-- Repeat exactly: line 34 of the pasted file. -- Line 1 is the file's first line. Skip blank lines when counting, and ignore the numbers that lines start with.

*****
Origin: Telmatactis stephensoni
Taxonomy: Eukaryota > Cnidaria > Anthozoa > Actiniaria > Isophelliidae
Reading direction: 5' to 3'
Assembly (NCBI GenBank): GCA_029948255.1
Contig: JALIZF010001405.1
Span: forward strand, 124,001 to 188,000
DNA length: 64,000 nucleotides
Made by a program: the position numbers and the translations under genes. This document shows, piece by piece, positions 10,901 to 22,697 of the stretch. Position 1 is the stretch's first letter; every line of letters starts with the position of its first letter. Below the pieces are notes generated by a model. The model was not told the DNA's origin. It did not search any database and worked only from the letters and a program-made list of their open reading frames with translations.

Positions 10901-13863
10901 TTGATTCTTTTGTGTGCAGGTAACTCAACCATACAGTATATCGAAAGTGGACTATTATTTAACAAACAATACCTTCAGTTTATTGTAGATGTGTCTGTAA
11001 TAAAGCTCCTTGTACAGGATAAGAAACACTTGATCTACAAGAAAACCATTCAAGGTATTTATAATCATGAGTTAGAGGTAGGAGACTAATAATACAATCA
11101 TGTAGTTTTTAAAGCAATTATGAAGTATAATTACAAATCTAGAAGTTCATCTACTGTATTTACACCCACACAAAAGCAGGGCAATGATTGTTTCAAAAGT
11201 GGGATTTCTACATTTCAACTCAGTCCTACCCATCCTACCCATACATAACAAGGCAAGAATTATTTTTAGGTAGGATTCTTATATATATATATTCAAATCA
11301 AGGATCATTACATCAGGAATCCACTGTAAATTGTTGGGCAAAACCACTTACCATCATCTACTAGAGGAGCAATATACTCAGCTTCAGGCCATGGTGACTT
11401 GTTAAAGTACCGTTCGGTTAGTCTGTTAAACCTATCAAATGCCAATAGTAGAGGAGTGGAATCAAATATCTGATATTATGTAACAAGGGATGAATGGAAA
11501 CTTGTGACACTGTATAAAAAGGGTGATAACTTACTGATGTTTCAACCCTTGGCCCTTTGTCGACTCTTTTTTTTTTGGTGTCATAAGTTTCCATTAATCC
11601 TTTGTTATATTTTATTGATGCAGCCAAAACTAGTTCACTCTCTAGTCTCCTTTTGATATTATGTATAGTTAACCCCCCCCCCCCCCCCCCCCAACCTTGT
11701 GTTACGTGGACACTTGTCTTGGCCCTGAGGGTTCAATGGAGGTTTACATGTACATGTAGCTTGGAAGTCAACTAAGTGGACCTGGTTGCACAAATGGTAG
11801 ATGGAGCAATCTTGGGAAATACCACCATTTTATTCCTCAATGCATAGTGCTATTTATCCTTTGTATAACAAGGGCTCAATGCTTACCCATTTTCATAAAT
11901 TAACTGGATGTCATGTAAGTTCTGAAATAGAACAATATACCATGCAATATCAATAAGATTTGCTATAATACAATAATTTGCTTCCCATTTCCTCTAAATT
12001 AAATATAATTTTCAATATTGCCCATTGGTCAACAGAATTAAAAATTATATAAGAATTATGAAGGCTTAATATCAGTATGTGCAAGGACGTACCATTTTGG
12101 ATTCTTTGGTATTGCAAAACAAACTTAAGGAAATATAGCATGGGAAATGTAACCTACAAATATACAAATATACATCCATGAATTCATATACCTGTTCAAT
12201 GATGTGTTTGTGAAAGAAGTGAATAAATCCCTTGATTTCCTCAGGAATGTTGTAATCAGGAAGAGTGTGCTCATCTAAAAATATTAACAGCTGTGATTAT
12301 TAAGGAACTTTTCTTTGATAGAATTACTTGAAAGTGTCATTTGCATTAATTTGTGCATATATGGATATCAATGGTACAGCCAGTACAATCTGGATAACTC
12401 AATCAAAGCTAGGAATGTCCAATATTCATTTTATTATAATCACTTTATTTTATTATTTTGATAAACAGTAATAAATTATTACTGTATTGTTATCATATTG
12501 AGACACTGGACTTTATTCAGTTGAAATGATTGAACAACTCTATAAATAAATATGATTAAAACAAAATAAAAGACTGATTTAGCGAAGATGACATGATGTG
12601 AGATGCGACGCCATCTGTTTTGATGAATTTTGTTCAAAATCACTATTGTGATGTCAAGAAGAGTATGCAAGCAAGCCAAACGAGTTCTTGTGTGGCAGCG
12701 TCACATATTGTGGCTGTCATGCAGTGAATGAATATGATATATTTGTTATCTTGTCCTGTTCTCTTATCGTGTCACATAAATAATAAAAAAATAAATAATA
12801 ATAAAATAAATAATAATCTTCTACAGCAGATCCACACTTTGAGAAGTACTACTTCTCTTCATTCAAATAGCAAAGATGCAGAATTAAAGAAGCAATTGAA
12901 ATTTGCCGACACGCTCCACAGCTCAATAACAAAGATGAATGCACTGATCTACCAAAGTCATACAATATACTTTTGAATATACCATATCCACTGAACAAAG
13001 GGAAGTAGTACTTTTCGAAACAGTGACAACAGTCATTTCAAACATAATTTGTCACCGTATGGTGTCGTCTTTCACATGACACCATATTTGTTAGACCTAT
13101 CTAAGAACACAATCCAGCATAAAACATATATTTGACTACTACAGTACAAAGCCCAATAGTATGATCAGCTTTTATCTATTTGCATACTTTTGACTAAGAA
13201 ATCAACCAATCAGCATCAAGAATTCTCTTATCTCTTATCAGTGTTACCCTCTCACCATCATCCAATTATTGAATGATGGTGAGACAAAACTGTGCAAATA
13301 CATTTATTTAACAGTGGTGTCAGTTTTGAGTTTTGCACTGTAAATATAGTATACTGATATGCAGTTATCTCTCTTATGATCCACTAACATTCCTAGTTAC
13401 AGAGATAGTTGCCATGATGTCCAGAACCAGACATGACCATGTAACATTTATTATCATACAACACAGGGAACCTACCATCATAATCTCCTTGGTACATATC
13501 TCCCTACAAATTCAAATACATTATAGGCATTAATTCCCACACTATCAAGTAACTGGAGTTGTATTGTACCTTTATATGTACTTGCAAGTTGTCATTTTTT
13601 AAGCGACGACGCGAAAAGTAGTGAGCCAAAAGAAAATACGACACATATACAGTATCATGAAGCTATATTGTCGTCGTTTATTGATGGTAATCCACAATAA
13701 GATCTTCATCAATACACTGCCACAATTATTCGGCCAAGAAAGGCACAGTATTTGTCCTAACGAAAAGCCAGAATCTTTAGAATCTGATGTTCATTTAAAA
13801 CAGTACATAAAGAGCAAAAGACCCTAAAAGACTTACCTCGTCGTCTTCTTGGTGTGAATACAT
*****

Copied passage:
13301 CATTTATTTAACAGTGGTGTCAGTTTTGAGTTTTGCACTGTAAATATAGTATACTGATATGCAGTTATCTCTCTTATGATCCACTAACATTCCTAGTTAC